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Amazon Raises The Curtain On A Fire Of Its Own

At an unveiling in Seattle, online retail giant Amazon announced its entry into the smartphone market with a new device called "Fire."
NPR

Amazon Unleashes Fire Phone To Compete With Apple, Samsung

The new entry into the smartphone arena offers unlimited cloud storage for photos and a 3-D camera with image stabilization.
NPR

Someday Soon You May Swallow A Computer With Your Pill

Fresh Air tech contributor Alexis Madrigal explains how a tiny computer attaches to a pill you ingest to record how your body responds. It sounds crazy, he says, but it was approved by the FDA.
NPR

What Does Body Ink Say About NBA Players' Pain And Personalities?

According to Ethan Swan's blog 'NBA Tattoos,' 55 percent of basketball players in the league are tattooed. Swan shares what he's learned about the athletes from tracking their body ink.
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How Yahoo's Diversity Numbers Compare With Google's

Yahoo has released its diversity figures as the tech industry grapples with a gender gap and low numbers of blacks and Latinos in its ranks.
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Settlement Brings An Early End To Apple's Price-Fixing Case

Apple has reached an out-of-court settlement with states' attorneys general and a number of other complainants over e-book price fixing. Apple had been facing some $800 million in damages.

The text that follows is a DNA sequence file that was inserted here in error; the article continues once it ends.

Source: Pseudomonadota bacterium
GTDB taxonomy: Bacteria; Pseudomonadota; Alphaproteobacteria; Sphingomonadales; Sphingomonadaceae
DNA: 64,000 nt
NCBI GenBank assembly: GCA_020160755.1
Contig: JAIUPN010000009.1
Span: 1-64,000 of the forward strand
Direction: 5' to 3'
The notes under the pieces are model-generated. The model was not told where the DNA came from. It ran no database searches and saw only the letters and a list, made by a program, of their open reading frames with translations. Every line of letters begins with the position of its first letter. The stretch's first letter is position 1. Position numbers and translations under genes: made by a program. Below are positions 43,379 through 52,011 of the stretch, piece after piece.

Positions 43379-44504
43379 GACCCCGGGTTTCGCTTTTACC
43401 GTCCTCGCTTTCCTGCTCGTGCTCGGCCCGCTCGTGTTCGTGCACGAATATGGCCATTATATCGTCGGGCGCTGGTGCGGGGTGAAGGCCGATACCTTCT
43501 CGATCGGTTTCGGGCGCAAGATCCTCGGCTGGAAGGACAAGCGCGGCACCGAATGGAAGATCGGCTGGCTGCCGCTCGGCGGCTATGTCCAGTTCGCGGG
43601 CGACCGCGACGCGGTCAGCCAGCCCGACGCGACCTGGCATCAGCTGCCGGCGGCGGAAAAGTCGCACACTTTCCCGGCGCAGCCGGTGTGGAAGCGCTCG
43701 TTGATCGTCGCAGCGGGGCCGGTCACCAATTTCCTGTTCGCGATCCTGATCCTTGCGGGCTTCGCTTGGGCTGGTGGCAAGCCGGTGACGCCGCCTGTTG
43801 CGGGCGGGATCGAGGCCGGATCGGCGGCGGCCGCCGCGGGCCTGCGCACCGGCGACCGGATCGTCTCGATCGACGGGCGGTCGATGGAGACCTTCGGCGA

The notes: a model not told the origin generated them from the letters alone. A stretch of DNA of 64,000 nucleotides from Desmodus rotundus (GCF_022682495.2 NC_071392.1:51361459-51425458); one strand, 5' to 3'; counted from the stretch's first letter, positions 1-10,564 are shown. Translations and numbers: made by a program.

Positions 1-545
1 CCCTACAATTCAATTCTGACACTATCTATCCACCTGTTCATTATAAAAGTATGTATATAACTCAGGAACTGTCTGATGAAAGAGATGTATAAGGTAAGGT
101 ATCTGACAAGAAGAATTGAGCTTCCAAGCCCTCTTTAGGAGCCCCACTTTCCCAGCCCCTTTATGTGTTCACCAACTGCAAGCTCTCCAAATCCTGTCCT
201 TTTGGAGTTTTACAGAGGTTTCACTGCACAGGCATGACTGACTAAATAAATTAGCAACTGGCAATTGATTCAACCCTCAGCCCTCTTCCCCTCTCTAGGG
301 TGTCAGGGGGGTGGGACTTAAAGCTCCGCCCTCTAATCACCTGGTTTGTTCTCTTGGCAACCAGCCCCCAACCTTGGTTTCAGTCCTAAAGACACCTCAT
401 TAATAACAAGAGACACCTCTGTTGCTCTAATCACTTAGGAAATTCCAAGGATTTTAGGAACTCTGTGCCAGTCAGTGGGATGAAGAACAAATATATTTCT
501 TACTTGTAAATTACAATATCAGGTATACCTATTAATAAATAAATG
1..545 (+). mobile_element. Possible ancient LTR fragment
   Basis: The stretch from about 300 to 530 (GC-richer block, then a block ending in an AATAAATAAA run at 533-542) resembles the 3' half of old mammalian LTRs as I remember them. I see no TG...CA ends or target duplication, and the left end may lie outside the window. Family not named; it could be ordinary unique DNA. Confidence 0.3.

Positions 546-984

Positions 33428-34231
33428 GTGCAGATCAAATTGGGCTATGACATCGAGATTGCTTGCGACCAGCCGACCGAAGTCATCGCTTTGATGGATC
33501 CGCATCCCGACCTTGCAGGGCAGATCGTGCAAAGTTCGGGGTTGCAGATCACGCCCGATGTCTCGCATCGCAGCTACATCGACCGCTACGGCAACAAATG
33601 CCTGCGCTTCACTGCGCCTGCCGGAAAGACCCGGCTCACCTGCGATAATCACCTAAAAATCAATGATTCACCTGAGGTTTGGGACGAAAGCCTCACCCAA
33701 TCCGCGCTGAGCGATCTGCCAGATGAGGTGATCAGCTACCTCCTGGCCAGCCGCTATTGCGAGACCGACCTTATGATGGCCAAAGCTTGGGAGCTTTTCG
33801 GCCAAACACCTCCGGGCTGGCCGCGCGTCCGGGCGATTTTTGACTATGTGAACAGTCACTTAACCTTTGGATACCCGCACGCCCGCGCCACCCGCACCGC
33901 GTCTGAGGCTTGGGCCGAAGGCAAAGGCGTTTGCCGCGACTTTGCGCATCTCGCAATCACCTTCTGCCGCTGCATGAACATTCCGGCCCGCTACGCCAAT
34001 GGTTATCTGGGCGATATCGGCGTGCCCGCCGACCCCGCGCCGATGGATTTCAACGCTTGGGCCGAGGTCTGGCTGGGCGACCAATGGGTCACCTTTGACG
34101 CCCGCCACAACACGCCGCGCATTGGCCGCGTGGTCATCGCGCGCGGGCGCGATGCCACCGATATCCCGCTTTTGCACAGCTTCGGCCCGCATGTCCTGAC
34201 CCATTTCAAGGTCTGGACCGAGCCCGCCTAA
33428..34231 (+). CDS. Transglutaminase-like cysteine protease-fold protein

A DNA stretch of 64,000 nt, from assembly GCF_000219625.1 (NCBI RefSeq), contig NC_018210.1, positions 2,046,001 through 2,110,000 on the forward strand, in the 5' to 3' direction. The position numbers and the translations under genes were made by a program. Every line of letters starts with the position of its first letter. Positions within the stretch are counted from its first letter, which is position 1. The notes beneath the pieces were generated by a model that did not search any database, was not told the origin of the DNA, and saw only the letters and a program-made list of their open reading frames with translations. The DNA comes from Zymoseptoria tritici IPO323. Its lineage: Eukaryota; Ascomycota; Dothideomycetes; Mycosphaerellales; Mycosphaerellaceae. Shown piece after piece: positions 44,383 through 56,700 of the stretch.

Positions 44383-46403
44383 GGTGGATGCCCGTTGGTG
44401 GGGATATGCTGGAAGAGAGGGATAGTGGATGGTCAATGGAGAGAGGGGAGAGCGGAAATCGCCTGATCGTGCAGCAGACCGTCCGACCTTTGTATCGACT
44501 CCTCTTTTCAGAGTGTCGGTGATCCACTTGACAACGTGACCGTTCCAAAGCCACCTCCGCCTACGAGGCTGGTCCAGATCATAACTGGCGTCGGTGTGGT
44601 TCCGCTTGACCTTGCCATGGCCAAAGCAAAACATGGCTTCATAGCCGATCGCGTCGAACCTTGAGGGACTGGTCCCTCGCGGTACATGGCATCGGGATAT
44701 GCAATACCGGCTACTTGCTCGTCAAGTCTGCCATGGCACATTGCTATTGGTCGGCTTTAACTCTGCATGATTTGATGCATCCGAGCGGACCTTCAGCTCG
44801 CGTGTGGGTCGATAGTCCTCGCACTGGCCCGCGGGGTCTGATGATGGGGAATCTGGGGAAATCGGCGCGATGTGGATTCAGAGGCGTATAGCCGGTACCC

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Democrats Unveil A Bill To Ban Internet Fast Lanes

Lawmakers are stepping into the ongoing tussle over whether companies should have to pay more for faster Internet service to consumer homes.
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Can Schools Solve The Tech Industry's Pipeline Problem?

It might be time to change the message on STEM.
NPR

Software That Sees Employees, Not Outsiders, As The Real Threat

Security software that's meant to prevent data loss in firms is shifting the focus to employee behavior, monitoring activity round-the-clock in search of bad intent. But will bosses go too far?
NPR

How Retailers Use Smartphones To Track Shoppers In The Store

Retailers aren't only tracking consumers online; they're also doing it when consumers shop in brick-and-mortar stores. Robert Siegel talks to Latanya Sweeney, chief technology officer for the Federal Trade Commission, about how the tracking works and whether consumers can opt out.

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